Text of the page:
Each level has interactive elements that you might miss on first glance, because you're so caught up with killing people. Ropes you can cut, buildings you can enter, shadows to hide in, horses you can steal. It should be interesting to go through the game several times using different methods and see what things you can uncover. There are 25 levels (including some training maps tailored to each of the six playable characters) and the game keeps track of your total minutes invested in successful levels. Call that a meter of how much of your life this game has sucked out of you.
The level goals are often incredibly daunting, as literally 50 gunslingers stand between you and your finale. One level has you freeing a teammate from the hangman's noose - as the whole town stands around waiting for the preacher to start the show. Another has you sneak into a riverboat... or up the stone walls of a desert fortress... or across the fields of a plantation owner... or through a canyon bottom with baddies perched all along the rim. It's every western adventure cliche you've ever heard of.
The cliche factor also means that the plot and voice acting is pretty weak... especially the voices. Some of the CG cutscenes are sooooo good that the piss-poor voices just wreck it. Plot-wise, your team is a group of bounty hunters after a bandito gang that's continually raiding an important railroad company. Like most games, the plot is less of a story and more of an excuse for your characters to enter level after level.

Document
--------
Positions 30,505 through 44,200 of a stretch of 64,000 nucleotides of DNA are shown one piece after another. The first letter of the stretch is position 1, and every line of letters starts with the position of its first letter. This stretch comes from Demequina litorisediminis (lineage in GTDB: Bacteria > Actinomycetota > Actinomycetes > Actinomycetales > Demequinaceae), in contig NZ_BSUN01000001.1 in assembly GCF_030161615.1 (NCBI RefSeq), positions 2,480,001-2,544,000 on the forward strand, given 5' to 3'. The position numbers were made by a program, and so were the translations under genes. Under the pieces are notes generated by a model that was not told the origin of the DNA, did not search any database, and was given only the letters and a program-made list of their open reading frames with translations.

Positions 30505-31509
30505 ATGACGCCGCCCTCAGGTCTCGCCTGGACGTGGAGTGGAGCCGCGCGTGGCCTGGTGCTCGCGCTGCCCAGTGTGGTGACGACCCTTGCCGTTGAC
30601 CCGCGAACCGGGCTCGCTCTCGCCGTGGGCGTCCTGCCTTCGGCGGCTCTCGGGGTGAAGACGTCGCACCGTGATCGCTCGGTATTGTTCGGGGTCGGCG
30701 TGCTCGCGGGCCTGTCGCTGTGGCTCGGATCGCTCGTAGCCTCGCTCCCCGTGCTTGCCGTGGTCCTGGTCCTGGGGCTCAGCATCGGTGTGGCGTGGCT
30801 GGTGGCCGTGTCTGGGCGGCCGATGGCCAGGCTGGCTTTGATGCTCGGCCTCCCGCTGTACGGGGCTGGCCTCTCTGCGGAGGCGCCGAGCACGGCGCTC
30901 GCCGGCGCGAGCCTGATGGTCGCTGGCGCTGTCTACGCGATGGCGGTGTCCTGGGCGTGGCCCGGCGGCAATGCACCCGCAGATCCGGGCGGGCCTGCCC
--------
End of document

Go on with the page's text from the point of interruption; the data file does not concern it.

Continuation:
Sad to say - but perhaps not unexpected - I have had some weird crashes in Desperados. Most of which were caused by competing applications in the system tray, but some just kinda happened for no reason. You'll be saving often anyway, but a random crash bug is a good stimulus to make sure you save often. (Morally, I'm against games that force you to save after every successful action... and Desperados does lose some points with me because of that. But I guess it's the hard-bitten realism of the old west that makes death so damn common here. Just about any baddie within a few inches so kill you with 1-2 shots... usually while you're still fiddling with the skill buttons, ya clumsy lout.)
The game interface will take some adjustment... it may be easier to learn the keyboard shortcuts and forget the onscreen buttons. Because your skill buttons are placed top left, it can be a lot of mouse mileage to select a skill, click the screen and repeat... within split seconds when you're under fire. The helpful Quick Action feature (see right) is an absolute must, and fun to boot.
I'm generally a big pusher of overlooked games, and this stands to be a big underdog. (I like the gameplay concept so much that I'm going to seek out Commandos, the spiritual father of Desperados.) Break the 3D bias, break the post-apocalyptic-future bias, break the twitchy fire-and-forget bias. Spend $30 on Desperados.